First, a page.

Sunday, 22 September 2013

Leaving Mt Isa out next planned stop was somewhere near Camooweal.

Country side around Mt Isa.
After leaving Mt Isa there was not a lot to see along the way except a lot of flat countryside - not too many hills around here.
We did see these cattle being droved along the road (the long paddock) near Camooweal which was probably pretty appropriate as Camooweal hosts the Drovers Camp each year.
This mural is painted on a wall at Camooweal and honours two local blokes who caught brumbies, broke them in and hen drove them to South Australia for the Australia Army.  Camooweal was not quite as big as I was expecting - population 310 and consisted of two service stations , a pub and a few houses and not much else.

We camped at a free camp just on the western side of Camooweal on the banks of the Georgina River.  It is a large camping area and there were only about seven or eight other campers there the night we were there.  The billabong had very little water in it.

Of course being camped by a Billabong on the Georgina River just outside Camooweal we had to have a campfire even if the temperature was still in the 30's.  The afternoon we arrived at Camooweal the temperature in our van was just on 44 degrees!  It was the hottest day we have had.  It has still been hot but not quite as bad.

Sunrise over the billabong.
After leaving Camooweal it was across the border into the Northern Territory.
Yes, they even have graffiti out here!
  This was one of the few days we have seen clouds since leaving the Atherton Tablelands.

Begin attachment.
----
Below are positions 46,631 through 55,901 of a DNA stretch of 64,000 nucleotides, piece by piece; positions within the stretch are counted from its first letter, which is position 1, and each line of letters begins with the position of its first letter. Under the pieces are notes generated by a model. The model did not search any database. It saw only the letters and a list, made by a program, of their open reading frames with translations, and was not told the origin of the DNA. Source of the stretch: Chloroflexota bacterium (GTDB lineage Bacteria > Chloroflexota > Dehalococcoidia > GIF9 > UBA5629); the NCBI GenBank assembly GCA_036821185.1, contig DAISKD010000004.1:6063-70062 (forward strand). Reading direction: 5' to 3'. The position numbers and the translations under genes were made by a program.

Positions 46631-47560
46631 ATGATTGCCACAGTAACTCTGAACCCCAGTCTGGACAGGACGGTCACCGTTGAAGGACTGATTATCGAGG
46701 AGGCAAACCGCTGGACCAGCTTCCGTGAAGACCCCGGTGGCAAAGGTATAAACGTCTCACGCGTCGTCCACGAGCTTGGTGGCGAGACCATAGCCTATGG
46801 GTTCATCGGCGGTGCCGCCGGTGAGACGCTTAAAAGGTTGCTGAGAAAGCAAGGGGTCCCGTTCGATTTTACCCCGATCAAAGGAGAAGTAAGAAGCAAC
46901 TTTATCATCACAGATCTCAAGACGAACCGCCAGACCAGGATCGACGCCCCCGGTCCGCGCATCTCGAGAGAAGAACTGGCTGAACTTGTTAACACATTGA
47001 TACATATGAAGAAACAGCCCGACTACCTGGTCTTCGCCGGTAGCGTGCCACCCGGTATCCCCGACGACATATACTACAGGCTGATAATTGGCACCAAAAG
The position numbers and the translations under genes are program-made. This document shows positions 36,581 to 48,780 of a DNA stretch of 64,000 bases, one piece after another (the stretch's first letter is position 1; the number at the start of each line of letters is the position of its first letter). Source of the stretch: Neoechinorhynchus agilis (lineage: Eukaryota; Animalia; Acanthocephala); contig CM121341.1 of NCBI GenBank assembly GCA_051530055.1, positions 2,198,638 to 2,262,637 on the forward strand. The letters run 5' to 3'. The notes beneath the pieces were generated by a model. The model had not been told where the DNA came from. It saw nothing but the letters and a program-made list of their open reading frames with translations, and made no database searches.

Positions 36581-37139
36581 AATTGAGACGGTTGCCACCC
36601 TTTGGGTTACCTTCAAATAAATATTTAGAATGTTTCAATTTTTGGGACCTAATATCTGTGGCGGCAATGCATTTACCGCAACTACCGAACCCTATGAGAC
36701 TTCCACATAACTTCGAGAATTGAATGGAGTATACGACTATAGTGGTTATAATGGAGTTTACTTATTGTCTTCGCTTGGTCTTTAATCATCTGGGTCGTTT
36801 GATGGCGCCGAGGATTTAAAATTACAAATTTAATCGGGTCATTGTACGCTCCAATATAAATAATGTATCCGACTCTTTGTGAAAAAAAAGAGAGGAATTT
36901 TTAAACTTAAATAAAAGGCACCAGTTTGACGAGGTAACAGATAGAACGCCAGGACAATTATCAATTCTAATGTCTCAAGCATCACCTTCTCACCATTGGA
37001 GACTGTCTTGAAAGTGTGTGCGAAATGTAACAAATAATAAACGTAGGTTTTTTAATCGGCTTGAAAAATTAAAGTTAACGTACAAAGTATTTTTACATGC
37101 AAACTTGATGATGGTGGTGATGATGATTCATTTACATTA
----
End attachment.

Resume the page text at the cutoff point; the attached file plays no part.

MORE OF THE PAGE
We have certainly encountered some wide open spaces and long straight roads.  The roads have been so straight that they disappear into the horizon - they look like they disappear off the edge of the earth.  The country has been so flat and open that you can see the curvature of the earth.  As we drove further into the Northern Territory the countryside started to get greener and more grass.

We stopped at the Barkly Roadhouse for lunch.

After joining the Stuart Highway we stopped at the Pebbles.  An aboriginal scared site just north of Tenant Creek.

I was quite surprised that we did not have mobile phone coverage along the Stuart Highway considering it is one of the main highways in the Northern Territory.  The only places that had coverage was Tenant Creek and another place called Ti-Trees where you wouldn't want to stop.  We only stopped for fuel in Tenant Creek - it is not a very inviting place to stop.

We did stop to have a look at the old telegraph station which is just outside Tenant Creek.  It is being restored by the National Parks and Wildlife service.
It was then onto the Devils Marbles - or I prefer the aboriginal name of Karlu Karlu.  It is a beautiful place and has a very good atmosphere.
The area where the Marbles are is surrounded by four ranges - one to the east, west, north and south.

Whilst at the Marbles we climbed over the rocks and had our photo taken and
 played marbles... This one is so heavy.  I think I can flip it....
Then camped for the night.  Mmmh, not bad scenery....
We watched the sunrise .....
over the marbles

before a final play on them before leaving for Whytecliffe Well.....
where we were hoping for a close encounter with a UFO but there were none to be seen that day - only little green men!